- Ice cream station. Ice cream tubs can be kept in insulated food carriers or coolers full of ice or cold packs for up to two hours, or even longer if the cooler is well-insulated. Of course, the ice cream can last even longer if you have access to a freezer at the event site. Diners can build their own ice cream dish by adding fruit such as raspberries, strawberries, blueberries and apples, and their own toppings, like whipped cream, M&Ms, chopped nuts, chocolate sauce and caramel.
- Dippers and a fountain. You can purchase a small chocolate fountain that can accommodate 25 people for about $65. Use either a 4-lb chocolate fountain or a 6-lb chocolate fountain. A chocolate fountain party pack is also available.
Transporting the Food
How many coolers or food carriers you need depends on how much of your food needs to remain cool or hot for an extended period of time. You will probably need to bring at least six full-size food pans worth of food, so use four to six top-loaded food carriers or coolers, or two front- or end-loaded half-size food carriers. Make sure that each food carrier or cooler is used for hot food or cold food, but not for both at once.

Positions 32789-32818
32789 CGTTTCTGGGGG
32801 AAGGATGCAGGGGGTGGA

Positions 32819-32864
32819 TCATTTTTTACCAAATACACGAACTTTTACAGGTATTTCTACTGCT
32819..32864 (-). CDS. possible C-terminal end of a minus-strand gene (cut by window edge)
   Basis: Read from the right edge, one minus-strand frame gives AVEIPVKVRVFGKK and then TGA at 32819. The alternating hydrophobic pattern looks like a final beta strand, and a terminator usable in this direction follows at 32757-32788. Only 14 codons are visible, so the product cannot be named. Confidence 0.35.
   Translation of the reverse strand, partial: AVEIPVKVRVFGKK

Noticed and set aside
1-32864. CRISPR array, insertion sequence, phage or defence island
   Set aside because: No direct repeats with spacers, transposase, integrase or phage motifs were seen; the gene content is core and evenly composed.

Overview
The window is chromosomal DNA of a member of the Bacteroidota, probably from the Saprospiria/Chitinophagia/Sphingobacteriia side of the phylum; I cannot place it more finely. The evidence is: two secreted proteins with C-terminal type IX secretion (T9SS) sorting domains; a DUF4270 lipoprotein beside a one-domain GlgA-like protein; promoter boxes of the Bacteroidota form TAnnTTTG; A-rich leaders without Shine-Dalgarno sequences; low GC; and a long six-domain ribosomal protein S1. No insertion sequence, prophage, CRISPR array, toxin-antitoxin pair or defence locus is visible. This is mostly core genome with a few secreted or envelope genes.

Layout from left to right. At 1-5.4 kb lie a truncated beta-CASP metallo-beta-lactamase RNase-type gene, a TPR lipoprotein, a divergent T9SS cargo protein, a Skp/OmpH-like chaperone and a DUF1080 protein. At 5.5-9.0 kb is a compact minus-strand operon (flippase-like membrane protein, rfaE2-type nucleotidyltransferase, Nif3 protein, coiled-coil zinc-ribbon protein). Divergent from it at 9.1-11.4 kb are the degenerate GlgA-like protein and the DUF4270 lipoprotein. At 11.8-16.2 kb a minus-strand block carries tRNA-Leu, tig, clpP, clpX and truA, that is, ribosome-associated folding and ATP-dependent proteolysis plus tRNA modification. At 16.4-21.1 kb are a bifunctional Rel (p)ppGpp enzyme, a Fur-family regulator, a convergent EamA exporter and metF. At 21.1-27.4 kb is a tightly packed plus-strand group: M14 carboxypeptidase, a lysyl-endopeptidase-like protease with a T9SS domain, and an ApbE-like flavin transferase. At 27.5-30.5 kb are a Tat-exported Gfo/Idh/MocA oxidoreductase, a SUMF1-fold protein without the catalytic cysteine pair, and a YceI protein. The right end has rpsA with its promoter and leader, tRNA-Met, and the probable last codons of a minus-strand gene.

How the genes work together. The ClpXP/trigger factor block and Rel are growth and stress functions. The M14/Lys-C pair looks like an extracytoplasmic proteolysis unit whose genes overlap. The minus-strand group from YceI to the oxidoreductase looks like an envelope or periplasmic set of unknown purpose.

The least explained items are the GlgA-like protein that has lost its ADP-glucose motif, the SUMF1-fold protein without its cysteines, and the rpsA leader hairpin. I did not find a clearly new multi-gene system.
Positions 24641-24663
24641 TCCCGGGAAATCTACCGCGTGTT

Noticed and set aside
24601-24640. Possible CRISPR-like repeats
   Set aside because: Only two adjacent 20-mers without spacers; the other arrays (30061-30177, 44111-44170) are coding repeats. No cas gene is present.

Other products that will make sure your food stays at the right temperature include:
- Thermo-insulators. A thermo-insulator, or thermo-barrier, is a thick, flat sheet of plastic that you slide between food pans to help provide added insulation.
- Cold packs. The cold packs should be kept in the carrier or cooler used for cold food to help keep the food at a safe, cold temperature.
- Thermo packs. Add one or more pre-heated thermo packs to the food carrier you are using to transport your hot food to keep it warm for longer.
For transporting your beverages, you will probably need a beverage carrier with at least a 2 ½ gallon capacity for each type of drink you are bringing. If you are planning to serve only one cold, non-alcoholic beverage (like water or lemonade,) you will need a 5 gallon beverage carrier to transport it all.
Setting up the Buffet
Bring along one rectangular banquet table at least six feet long, and table linens for the buffet table. Because you are serving a small amount of people, one buffet should work great. You will probably need one chafing dish for each hot food item you’ll serve. In most cases, no more than three chafing dishes are needed, but use your discretion. The rest of your items can be served in aluminum food containers or serving bowls.
Outdoor Parties and Picnics
If you are catering an outdoor party or picnic at a park, there is a good chance that you will not have access to refrigeration and handwashing equipment. There are a few extra things you can use to pull off the event: